The Hong Kong-based direct secondaries firm bought a 24 percent stake in China Hydroelectric Corporation in 2011.
At the time, the New York-listed CHC, which operates 25 hydroelectric plants in China with 506MW of capacity, had a very high cost base due to rapid expansion. General and administrative (G&A) expenses were rising sharply and it had a $100 million liquidity hole.
NewQuest decided in the summer of 2012 – when the stock price was its lowest and management had destroyed most of the company’s value – that it needed to be in the driver’s seat. “Unfortunately, that meant engaging in a very public and contested battle for control of the company’s board,” said NewQuest managing partner Darren Massara. Obtaining control was a complex process lasting over three years, replete with SEC filings, back and forth with management, as well as a battle to gain support of its shareholders.
When the fight was won, NewQuest began leadership changes, replacing the CHC board and senior management. To reverse the liquidity shortfall, NewQuest cut costs, reducing G&A expenses by over 60 percent, through the office closures and headcount reductions. NewQuest “rescued China Hydroelectric Corporation from massive shareholder value destruction”, said judge Lian Hoon Lim, a managing director with AlixPartners.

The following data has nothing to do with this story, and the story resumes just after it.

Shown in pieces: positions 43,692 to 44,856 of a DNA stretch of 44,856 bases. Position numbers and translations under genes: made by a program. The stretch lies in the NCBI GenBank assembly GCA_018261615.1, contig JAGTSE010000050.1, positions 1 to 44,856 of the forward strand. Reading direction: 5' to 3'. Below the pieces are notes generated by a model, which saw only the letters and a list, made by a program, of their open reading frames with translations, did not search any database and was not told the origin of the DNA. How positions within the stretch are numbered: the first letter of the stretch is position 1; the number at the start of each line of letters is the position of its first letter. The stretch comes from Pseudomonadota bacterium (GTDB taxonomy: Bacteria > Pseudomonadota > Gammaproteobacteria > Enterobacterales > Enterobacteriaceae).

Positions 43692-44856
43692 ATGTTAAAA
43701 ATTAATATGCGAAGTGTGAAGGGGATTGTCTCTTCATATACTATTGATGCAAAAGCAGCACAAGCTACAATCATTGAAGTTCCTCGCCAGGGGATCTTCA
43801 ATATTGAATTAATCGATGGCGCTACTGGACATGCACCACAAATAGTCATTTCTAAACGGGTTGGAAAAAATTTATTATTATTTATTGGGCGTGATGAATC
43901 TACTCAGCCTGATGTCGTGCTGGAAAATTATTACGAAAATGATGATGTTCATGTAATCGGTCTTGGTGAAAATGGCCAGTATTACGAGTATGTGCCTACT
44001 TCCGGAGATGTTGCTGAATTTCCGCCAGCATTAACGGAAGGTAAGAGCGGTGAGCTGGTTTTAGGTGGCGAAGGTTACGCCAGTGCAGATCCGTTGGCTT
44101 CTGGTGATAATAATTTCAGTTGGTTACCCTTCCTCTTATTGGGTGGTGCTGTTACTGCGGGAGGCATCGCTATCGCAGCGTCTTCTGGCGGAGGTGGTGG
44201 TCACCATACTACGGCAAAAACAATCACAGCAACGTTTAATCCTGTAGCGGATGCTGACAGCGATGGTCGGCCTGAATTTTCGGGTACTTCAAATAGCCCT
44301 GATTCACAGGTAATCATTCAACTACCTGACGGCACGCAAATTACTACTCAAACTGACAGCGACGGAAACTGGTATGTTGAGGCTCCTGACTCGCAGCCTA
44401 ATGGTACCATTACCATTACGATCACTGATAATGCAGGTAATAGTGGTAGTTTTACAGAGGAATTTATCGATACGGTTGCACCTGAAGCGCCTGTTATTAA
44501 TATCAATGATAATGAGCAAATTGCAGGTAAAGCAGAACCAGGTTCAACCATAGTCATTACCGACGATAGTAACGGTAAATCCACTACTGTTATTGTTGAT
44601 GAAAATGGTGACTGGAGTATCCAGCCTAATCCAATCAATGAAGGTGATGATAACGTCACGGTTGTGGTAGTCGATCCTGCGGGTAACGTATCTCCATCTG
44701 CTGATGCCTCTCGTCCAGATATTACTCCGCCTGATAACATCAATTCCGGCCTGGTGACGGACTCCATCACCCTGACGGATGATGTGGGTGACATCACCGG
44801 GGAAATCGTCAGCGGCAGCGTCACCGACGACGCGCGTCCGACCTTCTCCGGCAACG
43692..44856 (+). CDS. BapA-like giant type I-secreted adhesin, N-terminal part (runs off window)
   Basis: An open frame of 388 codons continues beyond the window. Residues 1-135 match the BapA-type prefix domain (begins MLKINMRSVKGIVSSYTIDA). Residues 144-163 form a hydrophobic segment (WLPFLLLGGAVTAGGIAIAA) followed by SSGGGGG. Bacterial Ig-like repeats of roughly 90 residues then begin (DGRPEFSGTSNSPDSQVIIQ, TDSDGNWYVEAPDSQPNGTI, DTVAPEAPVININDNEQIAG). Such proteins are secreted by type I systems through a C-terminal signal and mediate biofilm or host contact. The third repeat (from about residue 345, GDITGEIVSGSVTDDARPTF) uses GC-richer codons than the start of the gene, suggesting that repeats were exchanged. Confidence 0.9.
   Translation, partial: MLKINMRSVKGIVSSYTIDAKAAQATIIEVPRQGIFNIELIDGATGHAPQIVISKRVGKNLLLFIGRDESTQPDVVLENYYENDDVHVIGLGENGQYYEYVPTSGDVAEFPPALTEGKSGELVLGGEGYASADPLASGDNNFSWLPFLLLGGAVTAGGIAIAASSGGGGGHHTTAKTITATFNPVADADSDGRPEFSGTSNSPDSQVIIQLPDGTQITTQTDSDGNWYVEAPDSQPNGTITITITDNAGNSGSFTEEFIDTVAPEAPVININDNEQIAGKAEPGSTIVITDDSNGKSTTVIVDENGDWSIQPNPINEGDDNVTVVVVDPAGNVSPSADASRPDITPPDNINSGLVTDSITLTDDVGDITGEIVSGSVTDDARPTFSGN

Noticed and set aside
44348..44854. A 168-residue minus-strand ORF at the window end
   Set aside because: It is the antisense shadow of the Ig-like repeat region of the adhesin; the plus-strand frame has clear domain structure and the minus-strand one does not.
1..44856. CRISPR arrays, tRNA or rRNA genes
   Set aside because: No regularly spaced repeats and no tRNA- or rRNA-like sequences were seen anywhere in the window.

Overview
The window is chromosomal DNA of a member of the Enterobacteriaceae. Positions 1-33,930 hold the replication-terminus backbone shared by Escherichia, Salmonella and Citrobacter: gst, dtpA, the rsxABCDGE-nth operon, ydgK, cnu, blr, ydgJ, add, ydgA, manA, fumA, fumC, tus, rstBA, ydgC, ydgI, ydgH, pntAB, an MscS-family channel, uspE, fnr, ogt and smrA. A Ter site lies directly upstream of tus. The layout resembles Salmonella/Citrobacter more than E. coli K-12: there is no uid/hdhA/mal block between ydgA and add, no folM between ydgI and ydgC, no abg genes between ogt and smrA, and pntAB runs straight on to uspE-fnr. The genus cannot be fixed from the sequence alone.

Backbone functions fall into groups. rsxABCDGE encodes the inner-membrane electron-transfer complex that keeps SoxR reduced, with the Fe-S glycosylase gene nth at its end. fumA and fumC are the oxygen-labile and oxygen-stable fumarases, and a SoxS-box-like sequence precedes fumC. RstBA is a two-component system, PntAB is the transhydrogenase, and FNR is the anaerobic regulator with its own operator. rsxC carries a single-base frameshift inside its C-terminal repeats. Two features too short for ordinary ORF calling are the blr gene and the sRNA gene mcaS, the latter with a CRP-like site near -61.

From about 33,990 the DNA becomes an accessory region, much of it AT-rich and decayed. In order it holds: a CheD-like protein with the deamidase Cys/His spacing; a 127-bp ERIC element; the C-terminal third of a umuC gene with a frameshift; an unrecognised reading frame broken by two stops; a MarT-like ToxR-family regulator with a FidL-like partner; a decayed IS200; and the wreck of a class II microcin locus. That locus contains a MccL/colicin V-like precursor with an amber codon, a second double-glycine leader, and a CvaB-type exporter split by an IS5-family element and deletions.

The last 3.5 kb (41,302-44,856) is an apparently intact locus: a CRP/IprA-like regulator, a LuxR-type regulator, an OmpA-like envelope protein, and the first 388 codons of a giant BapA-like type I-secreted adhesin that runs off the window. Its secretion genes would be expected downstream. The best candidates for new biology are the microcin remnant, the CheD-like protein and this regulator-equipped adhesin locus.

“Plant utilisation was improved from 28 percent to 40 percent, resulting in revenues increasing 62 percent over three years. Combine this with G&A improvements and lower debt costs from refinancing resulted in EBITDA improving by 113 percent over three years, making CHC the winner in this category,” Lim said.
After NewQuest bought 55 percent into CHC, it took the company private, which saw NewQuest boost its stake to 95 percent in 2014. “Post the take private transaction, we anticipated that it may take another three years to fully realise our operational value addition initiatives. However, after about a year as a private company, most of our objectives had already been reached,” Massara said.
The sale process, which garnered interest from 20 parties, half of which were Chinese state-owned enterprises, took six months, with Shenzhen Energy acquiring the company in a deal worth $542.6 million.
“Most control-oriented investors would have acquired a majority stake through a single transaction, established an operational plan from day one, implemented that plan over the course of several years, and then successfully exited,” Massara said.
“In our case, we had a passive stake at the outset and had to fight tooth and nail over several years to gain operational control of the company. We then took the extra step to take the company private and ultimately were able to achieve the value addition goals we set out at the beginning, generating meaningful returns.”